- Entertainment and Media
Rod Serling: World War 2 Veteran, Father, Creator Of The Twilight Zone
Serling On Censorship
Binghampton, New York
Map of Binghampton NY
The Life That Made The Man
Rodman Edward Serling was born Christmas day 1924 in Syracuse, New York. A series of odd coincidences surround his life making the seguey into becoming the creator of The Twilight Zone one of the more normal by comparison. As mentioned, Serling, a Jew, was born on Christmas day. In later years he would joke about this saying "I was a Christmas present that was delivered unwrapped." Shortly before his birth his mother Esther explained that she and Sam did not intend on following the Jewish custom of naming a child after a relative because, “I can see his name in lights: Rod Serling!”, she proclaimed. How right she was.
In an effort to gain a little elbow room from his in-laws Sam moved the family from Syracuse to Binghampton, New York where he opened a new branch of his father-in-law’s grocery chain. The new store was to be called “Serling’s Sanitary Grocery,” a strange name for a grocery store, one that could be easily imagined on a marquis in a Twilight Zone episode.
Roddie, as he was called in those early years, had an idyllic childhood. The family grocery store was enjoying the fruit of Sam’s labor and Esther’s support. Mother and father doted on their youngest and the adoration was mutual with Rod referring to his mother as “Dearest” and meaning it. With his father he enjoyed similar interests, such as a love for words (Serling had an amazing vocabulary as is seen from the interview video above) and a strong work ethic. There is an older sibling, Bob, that was born 6 years before “Roddie.” Esther was not expected to be able to have more children after Bob due to a life threatening bout of Yellow Fever she contracted in Panama. Her reproductive organs, she was told by her physician, would be too weak to facilitate the birth of another child. Just as the future writer would have a knack for surprise endings and surreal twists so did his entrance into the world raise eyebrows and cause jaws to go slack. It seemed as though a die was being cast. The boy that was never supposed to be, was; and the boy was making an impression.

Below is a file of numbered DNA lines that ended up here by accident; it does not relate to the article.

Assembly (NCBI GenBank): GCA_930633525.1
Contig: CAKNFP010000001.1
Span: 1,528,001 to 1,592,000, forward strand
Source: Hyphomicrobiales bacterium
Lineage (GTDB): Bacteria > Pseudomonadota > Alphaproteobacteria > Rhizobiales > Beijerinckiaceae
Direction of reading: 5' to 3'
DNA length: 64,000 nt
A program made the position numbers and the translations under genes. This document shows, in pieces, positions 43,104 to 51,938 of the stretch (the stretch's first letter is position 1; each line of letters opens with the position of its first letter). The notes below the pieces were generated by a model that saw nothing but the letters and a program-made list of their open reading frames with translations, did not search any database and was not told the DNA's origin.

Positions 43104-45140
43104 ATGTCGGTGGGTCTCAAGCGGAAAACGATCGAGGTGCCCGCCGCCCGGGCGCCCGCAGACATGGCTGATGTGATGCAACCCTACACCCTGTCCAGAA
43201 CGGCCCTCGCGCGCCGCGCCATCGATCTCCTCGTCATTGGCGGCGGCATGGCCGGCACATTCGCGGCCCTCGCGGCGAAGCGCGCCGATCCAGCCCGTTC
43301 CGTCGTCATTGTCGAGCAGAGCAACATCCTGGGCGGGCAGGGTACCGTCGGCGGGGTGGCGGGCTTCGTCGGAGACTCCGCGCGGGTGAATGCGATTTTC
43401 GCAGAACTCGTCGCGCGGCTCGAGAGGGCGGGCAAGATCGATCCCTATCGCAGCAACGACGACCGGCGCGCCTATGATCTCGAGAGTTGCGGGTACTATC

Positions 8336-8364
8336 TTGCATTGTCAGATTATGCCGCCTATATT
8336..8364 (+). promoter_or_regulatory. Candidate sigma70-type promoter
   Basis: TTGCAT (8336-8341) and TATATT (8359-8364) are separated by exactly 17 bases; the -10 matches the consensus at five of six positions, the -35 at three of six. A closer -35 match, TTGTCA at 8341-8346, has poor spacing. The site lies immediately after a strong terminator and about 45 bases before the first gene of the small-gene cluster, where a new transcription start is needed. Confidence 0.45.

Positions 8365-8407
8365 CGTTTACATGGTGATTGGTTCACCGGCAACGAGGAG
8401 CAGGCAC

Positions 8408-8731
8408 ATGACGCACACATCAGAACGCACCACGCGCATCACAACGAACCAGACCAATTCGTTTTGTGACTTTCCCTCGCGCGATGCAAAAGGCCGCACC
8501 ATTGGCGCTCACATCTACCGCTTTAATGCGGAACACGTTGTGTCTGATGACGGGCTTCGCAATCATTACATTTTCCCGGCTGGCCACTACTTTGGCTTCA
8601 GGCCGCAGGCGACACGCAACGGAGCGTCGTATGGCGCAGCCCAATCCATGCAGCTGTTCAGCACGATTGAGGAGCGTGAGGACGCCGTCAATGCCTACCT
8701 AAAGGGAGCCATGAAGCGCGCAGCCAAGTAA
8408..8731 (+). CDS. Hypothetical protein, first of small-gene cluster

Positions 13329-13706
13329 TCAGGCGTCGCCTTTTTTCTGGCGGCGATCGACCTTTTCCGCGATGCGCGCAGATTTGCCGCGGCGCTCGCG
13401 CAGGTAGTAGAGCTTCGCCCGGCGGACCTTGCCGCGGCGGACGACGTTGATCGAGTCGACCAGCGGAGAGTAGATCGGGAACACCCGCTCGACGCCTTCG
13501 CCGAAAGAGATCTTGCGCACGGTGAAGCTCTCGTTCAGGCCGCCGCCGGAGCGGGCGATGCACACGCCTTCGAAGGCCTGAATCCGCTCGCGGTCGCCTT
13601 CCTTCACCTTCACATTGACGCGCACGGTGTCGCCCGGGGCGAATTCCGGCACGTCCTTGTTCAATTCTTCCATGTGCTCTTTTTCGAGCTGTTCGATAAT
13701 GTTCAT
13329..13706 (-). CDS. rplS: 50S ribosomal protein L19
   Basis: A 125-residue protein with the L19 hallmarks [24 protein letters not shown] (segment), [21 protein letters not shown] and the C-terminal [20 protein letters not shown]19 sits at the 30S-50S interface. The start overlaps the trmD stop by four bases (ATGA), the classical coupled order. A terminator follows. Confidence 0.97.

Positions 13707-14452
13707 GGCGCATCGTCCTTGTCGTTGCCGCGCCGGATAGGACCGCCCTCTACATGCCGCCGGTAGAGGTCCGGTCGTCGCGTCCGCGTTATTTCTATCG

The Serling boys got along well for the most part despite their difference in age. One exception is that Rod could well be described as the “pest” most younger brothers can be. Biographers agree that Rod was the center of attention in the Serling home. He was funny, smart, cute with piercing dark brown eyes. He was engaging and precocious. He was also a practical joker and had duped his older brother on more than one occasion with an amazing talent for voice mimicry. On one such occasion Bob was home from Antioch College. The phone rang and Bob answered. On the other end was the shrill, high-pitched voice of a local acquaintance whom Bob despised.
“Bobby, how are you?” the caller asked. “Please, while you’re in town, come have dinner with me.” No matter how hard Bob tried the caller would not relent in his request until Bob finally came up with a ridiculous excuse. Finally, he hung up. A few minutes later, Rod appeared with their father.
“You’re not going to believe this; that jerk Tom called me,” Bob said. “I couldn’t get rid of him!”
Upon hearing this, Sam Serling doubled over with laughter and only then did Bob realize he’d been tricked by his little brother.
“I didn’t know before then that he was that good,” Bob said. “He was perfect.”
Local theaters had been a sanctuary for Serling during cold winters and "nothing to do" days. It was on one such December day in 1941, watching a double feature with high school friend, Sue Fischer, that he heard the news that would forever change the course of his life. Near the end of the second feature the projectionist stopped the film. The manager ran to the front of the theater and announced, "Ladies and Gentlemen, the Japanese have ferociously attacked our military at Pearl Harbor in Hawaii. We know only that there has been much damage and tremendous loss of life."
Immensely patriotic, Rod decided to drop out of school to join the Army. He was persuaded to wait until after graduation by civics and history teacher, Gus Youngstrom. "War is a temporal thing. It ends. An education doesn't." Youngstrom advised. Serling saw the point and heeded wise counsel. His date with destiny was postponed, but not cancelled. He graduated in late January, 1943, from Binghampton Central High School. He ranked 35th out of a class of 180 students. He was inducted into the Army the very next day. His eighteenth birthday, December 25, had just passed and brought with it the anticipated Christmas gift of his draft notice. It is ironic that what could easily have proved his death certificate was given eighteen years to the day that he received his birth certificate; another ominous piece of décor in the motif that would ornament his life.
Airborne Trooper Rod Serling. (The round patch on the left side of his cap bears the Airborne insignia though not visible here)
The Toughest Training